Pressing the grass blades with your hand helps you judge the firmness of your lawn. If your lawn feels firm, then the thatch is not excessively grown, but if your lawn feels spongy on your hands and you can even push down further after reaching the end of the grass blades, the thatch layer is thick, and your lawn needs dethatching.
3. Use Your Finger or a Ruler to Measure the Thickness of your Thatch Layer
Push your finger through the thatch and observe how deep it goes. If the thatch is half an inch or less, your lawn is in the best condition, but if it’s more than half an inch, then you’ll need to dethatch.
You can also use a stick or even use a ruler directly if you don’t like the idea of penetrating your finger through the thatch.
4. Examine Turf Plug from Your Lawn
Testing a turf wedge by looking at its side view and measuring the thatch layer’s length is another easy and quick way to know when to dethatch your lawn. To do this, you’ll have to:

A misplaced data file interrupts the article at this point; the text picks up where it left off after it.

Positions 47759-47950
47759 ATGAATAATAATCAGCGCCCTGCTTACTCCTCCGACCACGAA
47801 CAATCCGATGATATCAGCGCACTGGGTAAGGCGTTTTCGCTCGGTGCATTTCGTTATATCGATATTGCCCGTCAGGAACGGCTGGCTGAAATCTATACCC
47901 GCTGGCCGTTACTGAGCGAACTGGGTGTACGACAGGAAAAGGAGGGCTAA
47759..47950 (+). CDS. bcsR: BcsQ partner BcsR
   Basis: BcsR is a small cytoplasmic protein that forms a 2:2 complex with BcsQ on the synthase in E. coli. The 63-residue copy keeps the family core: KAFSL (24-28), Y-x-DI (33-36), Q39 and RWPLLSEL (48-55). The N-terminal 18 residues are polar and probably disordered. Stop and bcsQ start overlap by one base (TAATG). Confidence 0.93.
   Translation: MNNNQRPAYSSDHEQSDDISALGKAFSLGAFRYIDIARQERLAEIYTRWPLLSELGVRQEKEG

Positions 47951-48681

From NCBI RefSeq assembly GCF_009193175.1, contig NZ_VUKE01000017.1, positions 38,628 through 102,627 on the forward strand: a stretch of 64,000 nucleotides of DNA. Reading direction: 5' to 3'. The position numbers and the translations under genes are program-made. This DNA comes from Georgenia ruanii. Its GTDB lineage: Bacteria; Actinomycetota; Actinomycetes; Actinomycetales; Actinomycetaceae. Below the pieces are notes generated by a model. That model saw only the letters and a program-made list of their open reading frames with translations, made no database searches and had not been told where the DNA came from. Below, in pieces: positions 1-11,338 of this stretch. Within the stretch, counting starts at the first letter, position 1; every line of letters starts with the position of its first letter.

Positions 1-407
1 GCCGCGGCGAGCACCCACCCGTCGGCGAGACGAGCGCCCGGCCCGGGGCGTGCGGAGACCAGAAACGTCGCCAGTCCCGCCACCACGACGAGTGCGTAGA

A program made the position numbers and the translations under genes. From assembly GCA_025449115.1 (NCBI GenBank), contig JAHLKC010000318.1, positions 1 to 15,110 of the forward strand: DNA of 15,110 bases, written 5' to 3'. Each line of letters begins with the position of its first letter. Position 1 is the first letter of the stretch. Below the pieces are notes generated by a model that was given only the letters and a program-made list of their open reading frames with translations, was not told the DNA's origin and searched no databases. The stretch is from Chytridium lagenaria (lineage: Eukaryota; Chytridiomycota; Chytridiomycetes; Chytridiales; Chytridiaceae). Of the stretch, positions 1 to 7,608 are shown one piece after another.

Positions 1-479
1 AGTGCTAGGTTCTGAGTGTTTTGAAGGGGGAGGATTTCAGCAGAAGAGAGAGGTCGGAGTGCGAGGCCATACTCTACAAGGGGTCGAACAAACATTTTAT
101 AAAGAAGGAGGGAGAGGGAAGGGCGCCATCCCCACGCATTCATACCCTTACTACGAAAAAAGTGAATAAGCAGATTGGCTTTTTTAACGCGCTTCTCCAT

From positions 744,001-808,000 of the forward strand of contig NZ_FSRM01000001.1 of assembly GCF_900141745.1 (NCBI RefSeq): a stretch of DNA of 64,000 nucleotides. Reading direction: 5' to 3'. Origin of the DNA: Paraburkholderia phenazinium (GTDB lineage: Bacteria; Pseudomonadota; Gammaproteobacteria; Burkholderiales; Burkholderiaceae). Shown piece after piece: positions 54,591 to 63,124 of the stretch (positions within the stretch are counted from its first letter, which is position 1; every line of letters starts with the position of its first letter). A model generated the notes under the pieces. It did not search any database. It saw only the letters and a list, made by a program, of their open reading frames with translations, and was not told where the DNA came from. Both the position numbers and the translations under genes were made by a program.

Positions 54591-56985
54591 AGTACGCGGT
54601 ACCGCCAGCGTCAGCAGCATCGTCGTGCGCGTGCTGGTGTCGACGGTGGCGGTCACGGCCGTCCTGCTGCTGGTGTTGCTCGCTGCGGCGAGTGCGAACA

A. Get a Spade or Shovel
The tools will help you remove a chunk of grass, thatch, and roots from the lawn. You can even use a trowel to extract the piece from your lawn.
B. Dig Out A Turf Wedge from Your Lawn
Work the spade or shovel deep onto the soil level of your lawn and remove a chunk. Ensure that the turf wedge is deep below the thatch to the soil layer for accuracy of measurement, but you don’t have to dig up a big chunk; a small one is just enough for this test.
Work the trowel into the chunk and cut out a plug, ensuring it’s deep enough to the soil level then pull it out.
C. Measure the Thatch Layer Using a Ruler
You should measure the thickness of the thatch using a ruler or a tape measure. The thatch appears as a distinct layer of brown material that is spongy. If you find out that the thatch is thicker than half an inch, then you need to dethatch.